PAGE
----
Executive Board

Proposal would end nonpartisan legislative elections

A measure to consider repeal of a constitutional requirement that members of the Legislature be elected on nonpartisan ballots was heard by the Executive Board Feb. 3.

Sen. Julie Slama
Sen. Julie Slama

The Nebraska Constitution currently requires that state senators be nominated and elected on ballots that do not list their political party affiliation. If approved by lawmakers, LR282CA, sponsored by Sterling Sen. Julie Slama, would place a proposed constitutional amendment on the 2022 general election ballot to remove that provision.

Calling the proposal a “simple transparency measure,” Slama said listing party affiliation would prevent candidates from “deceiving” voters about their political affiliation.

Voters want to know a candidate’s party affiliation, she said, citing her experience while campaigning for office. Slama said that while going door to door she was asked “right off the bat” whether she was a Democrat or a Republican.

“I truly believe that we need to be transparent in everything we do, and this includes being transparent about which political party we are affiliated with,” Slama said.

Testifying in support of the proposal, Charlotte Ralston said she was confused when she moved to Nebraska from Kansas and didn’t see the political party affiliation of legislative candidates listed on the ballot. Voters deserve to know that information when choosing their state senators, Ralston said.

“We now know that the nonpartisan experiment of the unicameral has failed, and those involved in it are fully aware of which side of the aisle they stand [on],” Ralston said. “The only ones left in the dark are the voters.”

Several former state senators from both political parties testified in opposition to the proposal, including former speaker Galen Hadley of Kearney. He said leaders from other state legislatures often were surprised to learn that political party caucuses do not have the power to control committee chairperson selection or committee membership in the Nebraska Legislature.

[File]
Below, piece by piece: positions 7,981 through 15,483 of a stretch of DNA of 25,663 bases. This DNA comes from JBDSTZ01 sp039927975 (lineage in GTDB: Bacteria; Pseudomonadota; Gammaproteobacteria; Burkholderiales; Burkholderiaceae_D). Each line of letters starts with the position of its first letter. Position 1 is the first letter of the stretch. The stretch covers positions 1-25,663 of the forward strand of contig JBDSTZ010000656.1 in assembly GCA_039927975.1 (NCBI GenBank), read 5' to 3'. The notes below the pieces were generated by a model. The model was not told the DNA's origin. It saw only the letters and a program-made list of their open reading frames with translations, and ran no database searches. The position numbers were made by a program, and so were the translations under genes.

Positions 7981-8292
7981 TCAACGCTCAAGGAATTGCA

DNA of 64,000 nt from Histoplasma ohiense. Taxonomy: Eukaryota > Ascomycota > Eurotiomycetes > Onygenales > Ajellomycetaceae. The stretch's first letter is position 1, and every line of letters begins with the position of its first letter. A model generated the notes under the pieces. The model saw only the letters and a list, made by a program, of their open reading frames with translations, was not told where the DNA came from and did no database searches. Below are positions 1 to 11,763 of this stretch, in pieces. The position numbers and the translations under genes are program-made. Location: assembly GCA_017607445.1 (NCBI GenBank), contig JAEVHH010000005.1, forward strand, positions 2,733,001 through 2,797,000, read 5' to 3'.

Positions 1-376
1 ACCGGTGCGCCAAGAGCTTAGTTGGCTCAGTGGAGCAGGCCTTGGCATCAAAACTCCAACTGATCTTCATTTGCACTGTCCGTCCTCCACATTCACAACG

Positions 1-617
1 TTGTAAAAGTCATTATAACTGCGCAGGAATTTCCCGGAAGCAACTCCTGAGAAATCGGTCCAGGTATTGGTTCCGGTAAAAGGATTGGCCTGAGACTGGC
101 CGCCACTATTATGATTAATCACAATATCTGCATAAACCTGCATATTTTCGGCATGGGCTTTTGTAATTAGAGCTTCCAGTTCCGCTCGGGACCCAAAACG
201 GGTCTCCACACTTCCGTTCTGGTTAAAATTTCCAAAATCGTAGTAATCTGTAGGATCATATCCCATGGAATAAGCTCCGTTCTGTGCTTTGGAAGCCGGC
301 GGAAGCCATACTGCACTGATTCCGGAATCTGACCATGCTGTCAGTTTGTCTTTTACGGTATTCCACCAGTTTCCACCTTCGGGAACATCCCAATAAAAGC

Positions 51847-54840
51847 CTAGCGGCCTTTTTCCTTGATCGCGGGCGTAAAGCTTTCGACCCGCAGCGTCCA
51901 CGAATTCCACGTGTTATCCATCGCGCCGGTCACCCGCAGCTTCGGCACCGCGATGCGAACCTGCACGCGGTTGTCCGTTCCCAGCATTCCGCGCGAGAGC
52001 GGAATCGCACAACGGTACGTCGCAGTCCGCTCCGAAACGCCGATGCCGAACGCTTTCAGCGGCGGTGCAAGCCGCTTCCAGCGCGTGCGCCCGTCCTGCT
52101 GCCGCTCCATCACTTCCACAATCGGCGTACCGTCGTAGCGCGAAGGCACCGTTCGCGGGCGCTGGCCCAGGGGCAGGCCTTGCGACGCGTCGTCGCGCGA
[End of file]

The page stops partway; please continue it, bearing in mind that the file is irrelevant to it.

“Right now, the emphasis is on you as an individual senator, it’s not the party,” Hadley said.

Former senator DiAnna Schimek of Lincoln said that although the proposal would remove only one line from the state constitution, it would “profoundly” change how the Legislature functions.

Legislators would be less likely to work cooperatively in a formally partisan legislature, she said, and the measure likely would not improve the power of the people to hold state senators accountable.

“Senators would be expected to toe the [party] line on issues, constituents would not be as apt to approach someone of a different party and legislators would not be as apt to listen if they were beholden to a party of a different point of view,” Schimek said.

Angie Philips, founder of the Nebraska Progressive Legislative Study Group, which seeks to educate voters about the Legislature, also opposed the measure. The state needs nonpartisan solutions to the problems residents face, she said, not increased partisanship.

“Our country, our state, is so polarized right now,” Philips said. “We have people that can’t communicate with their family members — they don’t talk to old friends — it’s just so divided along party lines and it’s hurting our communities, regardless of what side of the [political] fence you’re on.”

Representing the League of Women Voters, Linda Duckworth spoke in opposition to the proposal. She said having legislative candidates run under a party banner would leave registered nonpartisan voters without a voice in primary elections. Approximately 22 percent of Nebraska voters — roughly 271,000 people — are nonpartisans who don’t affiliate with a political party, she said.

Westin Miller of Civic Nebraska also testified in opposition. Nonpartisan ballots encourage voters to learn about individual candidates without the assumptions that come with party labels, he said.

“This resolution would, objectively, make us look a little bit more like Congress which … ought to be a red flag for all of us at this point,’ Miller said.

The committee took no immediate action on the proposal.

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